Customer Spotlight: Benny and Fitz the Faraday

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This month’s spotlight shines on Benny Torres, a native of Miami who then spent 8 years in Chicago before realizing he preferred the warmth of home and returned to take a visiting lecturer position at the University of Florida. You might already have seen Benny’s fantastic photos of his Faraday – Fitz – cruising around campus. But there’s plenty you don’t know. So read on, and see how Fitz has fit perfectly into Benny’s new life.

Tell us about yourself. Where you’re from, what you do, hobbies, family, etc…
I’m originally from Miami, FL but have lived in Chicago, IL for the last 8 years and recently moved back to my college town to take on a visiting lecturer position. I’m gay and single (hint hint, handsome biker bros) and love video games, distance running, gadgets, and Kombucha.
Have you always been interested in biking? What’s your first bike memory? First bike? 
Growing up in Florida we always biked. I remember the feeling of freedom of my first bike. I had a nice little neighborhood called Miami Springs that was perfect for biking. My parents still bike a lot in my home town. It’s one of those idyllic bike and wave places.
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What’s your favorite thing about biking?

I love the self-propelled speed and the relative freedom and entitlement to the road (versus a pedestrian or a car). They’re amazing machines and haven’t changed all that much – which I dig. I also like how much they can say about a person. So many different styles and types. I’d argue they say more about you than a car or clothing – because they’re kind of functional moving pieces of cobbled together art. Kind of. Maybe not. 🙂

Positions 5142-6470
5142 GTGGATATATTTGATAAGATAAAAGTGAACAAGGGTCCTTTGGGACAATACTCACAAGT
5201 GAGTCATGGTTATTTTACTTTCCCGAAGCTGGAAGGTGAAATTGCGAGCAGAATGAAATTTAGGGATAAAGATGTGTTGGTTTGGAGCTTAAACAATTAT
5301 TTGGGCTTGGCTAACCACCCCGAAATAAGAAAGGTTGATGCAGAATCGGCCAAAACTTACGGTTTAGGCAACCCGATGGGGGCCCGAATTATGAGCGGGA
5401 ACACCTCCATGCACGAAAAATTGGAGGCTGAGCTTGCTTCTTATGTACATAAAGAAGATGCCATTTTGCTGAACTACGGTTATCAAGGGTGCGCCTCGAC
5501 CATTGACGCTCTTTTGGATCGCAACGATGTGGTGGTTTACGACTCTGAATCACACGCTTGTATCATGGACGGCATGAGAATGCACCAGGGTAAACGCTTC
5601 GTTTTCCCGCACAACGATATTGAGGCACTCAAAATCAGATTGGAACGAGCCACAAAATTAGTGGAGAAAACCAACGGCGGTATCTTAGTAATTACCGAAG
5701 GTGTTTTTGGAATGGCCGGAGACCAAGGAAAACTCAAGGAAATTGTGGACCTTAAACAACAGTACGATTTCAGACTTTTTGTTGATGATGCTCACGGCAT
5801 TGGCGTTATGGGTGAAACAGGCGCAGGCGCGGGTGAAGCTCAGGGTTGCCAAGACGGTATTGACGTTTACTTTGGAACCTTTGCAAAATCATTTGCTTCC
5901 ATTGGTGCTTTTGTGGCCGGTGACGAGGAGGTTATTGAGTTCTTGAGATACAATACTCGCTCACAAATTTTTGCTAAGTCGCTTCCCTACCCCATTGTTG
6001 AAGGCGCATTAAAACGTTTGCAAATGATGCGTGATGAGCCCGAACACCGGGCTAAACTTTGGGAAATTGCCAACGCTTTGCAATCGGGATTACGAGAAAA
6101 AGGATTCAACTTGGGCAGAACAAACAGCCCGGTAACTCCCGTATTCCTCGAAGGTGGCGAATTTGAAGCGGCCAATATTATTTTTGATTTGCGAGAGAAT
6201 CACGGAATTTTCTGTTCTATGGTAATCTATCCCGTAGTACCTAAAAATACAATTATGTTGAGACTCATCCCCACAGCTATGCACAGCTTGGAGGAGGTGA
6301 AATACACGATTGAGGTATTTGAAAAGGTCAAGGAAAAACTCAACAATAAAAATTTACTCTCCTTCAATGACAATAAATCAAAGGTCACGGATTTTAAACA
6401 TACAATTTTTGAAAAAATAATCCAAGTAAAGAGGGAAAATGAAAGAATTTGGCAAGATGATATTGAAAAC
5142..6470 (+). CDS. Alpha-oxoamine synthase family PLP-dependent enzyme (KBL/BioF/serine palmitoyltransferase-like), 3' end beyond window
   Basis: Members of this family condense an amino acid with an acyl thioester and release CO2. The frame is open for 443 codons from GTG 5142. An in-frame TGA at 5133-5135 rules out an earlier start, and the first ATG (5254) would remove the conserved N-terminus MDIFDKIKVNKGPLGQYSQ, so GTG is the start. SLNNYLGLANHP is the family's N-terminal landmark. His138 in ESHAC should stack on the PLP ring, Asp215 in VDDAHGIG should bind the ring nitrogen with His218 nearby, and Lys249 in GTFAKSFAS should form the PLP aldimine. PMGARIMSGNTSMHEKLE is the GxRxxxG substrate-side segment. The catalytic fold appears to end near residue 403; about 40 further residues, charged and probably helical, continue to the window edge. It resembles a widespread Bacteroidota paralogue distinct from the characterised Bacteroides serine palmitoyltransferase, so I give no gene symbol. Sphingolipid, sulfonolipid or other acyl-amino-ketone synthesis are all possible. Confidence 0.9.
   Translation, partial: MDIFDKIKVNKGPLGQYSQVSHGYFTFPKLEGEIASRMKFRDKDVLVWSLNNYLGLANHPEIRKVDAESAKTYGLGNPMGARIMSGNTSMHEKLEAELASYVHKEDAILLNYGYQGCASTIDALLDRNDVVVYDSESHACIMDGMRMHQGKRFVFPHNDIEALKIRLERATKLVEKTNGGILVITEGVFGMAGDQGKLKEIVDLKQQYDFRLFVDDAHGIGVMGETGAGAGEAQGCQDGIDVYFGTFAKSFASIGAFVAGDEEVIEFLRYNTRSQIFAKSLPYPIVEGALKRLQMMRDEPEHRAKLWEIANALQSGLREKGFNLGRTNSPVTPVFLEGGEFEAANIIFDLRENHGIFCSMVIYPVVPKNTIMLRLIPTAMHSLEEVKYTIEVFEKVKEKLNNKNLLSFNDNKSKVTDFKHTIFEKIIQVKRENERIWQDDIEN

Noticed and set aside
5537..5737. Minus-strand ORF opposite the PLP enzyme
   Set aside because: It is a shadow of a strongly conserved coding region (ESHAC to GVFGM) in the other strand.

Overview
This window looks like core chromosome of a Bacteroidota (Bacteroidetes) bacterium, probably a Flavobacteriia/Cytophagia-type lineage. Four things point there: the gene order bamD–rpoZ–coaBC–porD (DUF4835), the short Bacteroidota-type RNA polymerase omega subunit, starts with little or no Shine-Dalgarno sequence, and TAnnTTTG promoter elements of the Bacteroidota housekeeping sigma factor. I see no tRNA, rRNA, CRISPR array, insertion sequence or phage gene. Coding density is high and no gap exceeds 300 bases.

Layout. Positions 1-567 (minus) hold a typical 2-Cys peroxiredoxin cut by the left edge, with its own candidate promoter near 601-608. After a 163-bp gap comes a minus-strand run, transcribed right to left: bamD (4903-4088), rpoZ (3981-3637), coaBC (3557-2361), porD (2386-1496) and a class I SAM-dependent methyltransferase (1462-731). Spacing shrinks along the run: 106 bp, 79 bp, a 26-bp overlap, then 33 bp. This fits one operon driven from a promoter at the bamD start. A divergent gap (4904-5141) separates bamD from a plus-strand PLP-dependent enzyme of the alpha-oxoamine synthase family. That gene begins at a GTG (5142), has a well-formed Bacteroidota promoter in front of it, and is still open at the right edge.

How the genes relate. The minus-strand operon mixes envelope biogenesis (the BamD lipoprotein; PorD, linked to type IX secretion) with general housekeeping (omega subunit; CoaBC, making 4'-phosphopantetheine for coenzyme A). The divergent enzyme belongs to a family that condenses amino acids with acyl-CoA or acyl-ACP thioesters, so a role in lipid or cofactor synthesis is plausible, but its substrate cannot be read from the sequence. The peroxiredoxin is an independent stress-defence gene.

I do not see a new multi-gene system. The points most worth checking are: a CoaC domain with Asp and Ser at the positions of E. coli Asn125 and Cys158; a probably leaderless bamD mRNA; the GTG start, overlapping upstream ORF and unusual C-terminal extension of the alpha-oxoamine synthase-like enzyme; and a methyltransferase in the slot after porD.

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What got you interested in eBikes?
I wasn’t. They’re clunky and dorky looking and feel so… Forgive me here… NERDY. Complex. Hacked together. In a way bikes aren’t supposed to be. Bikes are kinda pure in a weird way. That’s why I love Faraday.
How did you come across Faraday?
I’m an unabashed Kickstarter nerd. And I probably found it on a random browsing binge. When I first saw the materials and pitch and design I knew there was something special. You don’t hear a lot of companies talking about feel and paying attention to experience in a genuine, human way. From my first interaction with Faraday that humanness has shone through. Even though it didn’t fit my lifestyle in Chicago, I gave my original pledge to Faraday without a backer reward because I wanted to support that rare quality I sensed in the company/brand.
What did you think the first time you rode one?
Oh my. I was nervous because I’d already bought it and waited so long! On top of that I purposely didn’t buy a car or scooter (remember – just moved to a college town) because I decided to invest in a Faraday. So in a lot of ways, Fitz (my Faraday has a name – thank you very much) had a lot riding on him. The bike shop had admitted they’d ridden it already and were absolutely giddy about the bike. I knew from the moment I pedaled I’d chosen correctly. I was giddy. It was immediate satisfaction. It was freedom. It was speed. It was joy incarnate. Exhilaration levels akin to a roller coaster or some really really good news. It’s just fun. And you know it from the first pedal.
What are you doing the most on your Faraday? How often do you ride? How far?